Launching a defence of the spot-fixing allegations against him, Pakistan umpire Asad Rauf has said that taking gifts is not a crime but a part of culture. "Giving and taking gifts is a tradition. Taking gifts is not a crime, it is part of Asian culture," he said.
Rauf has been named as a 'wanted accused' in the IPL corruption case chargesheet filed by the Mumbai police. The umpire is alleged to have placed bets through bookies on certain IPL matches he officiated and in return received 'gifts', including jewellery and clothing.
"There wasn't any expensive jewelry in my bags, it contained 'chaadars' brought from different shrines," said Rauf, denying the allegations.
He also denied allegations that he left bags behind while 'escaping' from India. "I requested Vindoo Dara Singh (fellow accused) to send those bags to Delhi Airport."
Soon after Rauf's name cropped up in the IPL 2013 corruption scandal in May this year, the 57-year-old immediately left for Pakistan and was dropped by the ICC for the Champions Trophy in June. Rauf however has vehemently denied all accusations against him and has repeatedly claimed his innocence. He had earlier stated that he was dropped from the ICC's elite panel of umpires because his contract was over. Rauf also said he would explain his stand to ICC's Anti-corruption Unit.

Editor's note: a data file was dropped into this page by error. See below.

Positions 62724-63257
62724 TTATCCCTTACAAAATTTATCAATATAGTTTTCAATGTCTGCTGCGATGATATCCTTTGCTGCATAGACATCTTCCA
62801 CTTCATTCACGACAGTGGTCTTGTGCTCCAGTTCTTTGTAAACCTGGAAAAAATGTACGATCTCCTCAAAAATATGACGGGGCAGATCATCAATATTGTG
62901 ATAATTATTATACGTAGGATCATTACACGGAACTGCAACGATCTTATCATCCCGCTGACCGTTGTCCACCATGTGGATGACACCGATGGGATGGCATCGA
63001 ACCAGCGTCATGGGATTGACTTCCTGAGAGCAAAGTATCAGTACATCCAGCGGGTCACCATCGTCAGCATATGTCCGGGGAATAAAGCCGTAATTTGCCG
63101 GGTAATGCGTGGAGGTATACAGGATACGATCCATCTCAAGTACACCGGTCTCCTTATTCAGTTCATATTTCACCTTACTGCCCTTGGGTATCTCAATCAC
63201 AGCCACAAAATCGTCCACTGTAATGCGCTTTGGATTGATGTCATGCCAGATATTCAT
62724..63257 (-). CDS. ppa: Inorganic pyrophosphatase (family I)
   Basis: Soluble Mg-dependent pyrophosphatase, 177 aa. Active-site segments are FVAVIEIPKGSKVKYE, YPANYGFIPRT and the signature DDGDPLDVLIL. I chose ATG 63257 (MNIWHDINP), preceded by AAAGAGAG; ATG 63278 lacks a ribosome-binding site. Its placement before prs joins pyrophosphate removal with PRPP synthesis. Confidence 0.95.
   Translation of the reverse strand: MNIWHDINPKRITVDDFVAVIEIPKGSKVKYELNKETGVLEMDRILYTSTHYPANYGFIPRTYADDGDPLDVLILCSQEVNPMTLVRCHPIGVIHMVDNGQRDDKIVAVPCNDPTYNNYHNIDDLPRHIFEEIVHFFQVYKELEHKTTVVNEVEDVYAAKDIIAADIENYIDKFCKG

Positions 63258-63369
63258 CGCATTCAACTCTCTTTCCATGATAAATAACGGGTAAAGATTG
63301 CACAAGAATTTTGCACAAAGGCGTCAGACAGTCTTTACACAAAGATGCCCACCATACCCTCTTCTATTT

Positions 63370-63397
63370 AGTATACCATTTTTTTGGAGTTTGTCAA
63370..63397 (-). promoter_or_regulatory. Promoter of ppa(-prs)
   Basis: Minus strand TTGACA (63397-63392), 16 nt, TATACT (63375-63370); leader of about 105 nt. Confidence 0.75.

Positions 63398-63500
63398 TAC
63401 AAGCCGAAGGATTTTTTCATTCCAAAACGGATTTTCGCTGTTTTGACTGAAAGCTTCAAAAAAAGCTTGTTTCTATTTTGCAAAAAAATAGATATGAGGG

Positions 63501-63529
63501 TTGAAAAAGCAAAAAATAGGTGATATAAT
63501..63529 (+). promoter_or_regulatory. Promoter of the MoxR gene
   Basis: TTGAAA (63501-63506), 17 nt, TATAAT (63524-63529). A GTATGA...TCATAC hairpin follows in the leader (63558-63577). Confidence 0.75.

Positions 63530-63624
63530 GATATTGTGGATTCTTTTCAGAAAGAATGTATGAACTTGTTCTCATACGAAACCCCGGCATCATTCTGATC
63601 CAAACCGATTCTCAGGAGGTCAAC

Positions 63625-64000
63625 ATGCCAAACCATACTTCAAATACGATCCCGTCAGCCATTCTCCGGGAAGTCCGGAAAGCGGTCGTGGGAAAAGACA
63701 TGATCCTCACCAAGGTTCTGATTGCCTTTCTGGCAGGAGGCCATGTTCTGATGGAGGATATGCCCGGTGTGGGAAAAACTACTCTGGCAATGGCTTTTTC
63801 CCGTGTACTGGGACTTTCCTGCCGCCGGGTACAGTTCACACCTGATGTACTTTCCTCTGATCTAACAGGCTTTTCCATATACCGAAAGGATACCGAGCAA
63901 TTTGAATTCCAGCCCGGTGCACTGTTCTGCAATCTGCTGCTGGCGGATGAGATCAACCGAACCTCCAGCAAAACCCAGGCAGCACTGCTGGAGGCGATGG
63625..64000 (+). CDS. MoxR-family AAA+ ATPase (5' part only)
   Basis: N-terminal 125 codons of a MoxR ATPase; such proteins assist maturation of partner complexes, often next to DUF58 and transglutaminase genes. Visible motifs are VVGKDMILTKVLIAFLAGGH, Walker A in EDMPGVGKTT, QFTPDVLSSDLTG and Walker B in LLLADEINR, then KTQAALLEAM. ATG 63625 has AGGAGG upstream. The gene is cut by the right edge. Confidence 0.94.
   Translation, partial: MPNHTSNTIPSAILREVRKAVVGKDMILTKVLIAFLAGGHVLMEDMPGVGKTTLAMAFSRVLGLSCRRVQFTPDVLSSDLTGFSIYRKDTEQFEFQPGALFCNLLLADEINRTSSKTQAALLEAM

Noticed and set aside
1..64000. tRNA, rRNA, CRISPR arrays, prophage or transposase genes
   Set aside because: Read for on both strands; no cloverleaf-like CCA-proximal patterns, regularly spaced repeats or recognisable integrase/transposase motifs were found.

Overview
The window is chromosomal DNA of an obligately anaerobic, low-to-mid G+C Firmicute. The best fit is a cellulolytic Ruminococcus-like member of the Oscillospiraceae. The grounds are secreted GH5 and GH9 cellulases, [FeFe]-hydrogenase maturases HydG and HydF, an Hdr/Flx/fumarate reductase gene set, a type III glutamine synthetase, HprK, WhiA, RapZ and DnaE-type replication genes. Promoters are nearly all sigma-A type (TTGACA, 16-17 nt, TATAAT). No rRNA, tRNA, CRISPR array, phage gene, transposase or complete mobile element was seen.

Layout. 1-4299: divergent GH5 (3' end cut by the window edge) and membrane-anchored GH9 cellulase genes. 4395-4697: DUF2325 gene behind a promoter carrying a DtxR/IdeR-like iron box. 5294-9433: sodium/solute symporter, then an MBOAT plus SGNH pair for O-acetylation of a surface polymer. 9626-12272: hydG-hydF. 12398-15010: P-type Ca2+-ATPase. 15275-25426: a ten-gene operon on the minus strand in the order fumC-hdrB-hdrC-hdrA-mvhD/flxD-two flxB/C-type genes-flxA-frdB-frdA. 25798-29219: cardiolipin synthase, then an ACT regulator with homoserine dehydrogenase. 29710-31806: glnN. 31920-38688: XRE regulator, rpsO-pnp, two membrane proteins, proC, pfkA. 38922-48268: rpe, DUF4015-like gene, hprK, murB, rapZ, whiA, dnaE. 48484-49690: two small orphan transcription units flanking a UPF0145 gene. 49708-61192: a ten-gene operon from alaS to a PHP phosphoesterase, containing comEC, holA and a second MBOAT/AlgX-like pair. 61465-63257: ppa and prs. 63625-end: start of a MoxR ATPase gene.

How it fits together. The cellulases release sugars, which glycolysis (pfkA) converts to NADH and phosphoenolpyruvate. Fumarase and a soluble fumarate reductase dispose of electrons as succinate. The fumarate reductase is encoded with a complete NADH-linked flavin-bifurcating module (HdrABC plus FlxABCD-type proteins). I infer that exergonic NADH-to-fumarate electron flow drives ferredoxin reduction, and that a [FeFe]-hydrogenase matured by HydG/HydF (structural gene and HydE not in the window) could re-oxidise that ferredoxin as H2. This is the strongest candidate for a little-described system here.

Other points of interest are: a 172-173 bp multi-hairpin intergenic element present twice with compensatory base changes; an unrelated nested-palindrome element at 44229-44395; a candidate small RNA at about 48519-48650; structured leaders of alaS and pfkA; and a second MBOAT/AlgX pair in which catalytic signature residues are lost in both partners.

"I have been an employee of ICC. The ICC has its own anti-corruption unit. Like police they also investigate. When they call me, I will answer them through my legal advisor. I have done five IPLs and my decisions have been 100 per cent correct. I will answer to ICC regarding these allegations," Rauf said.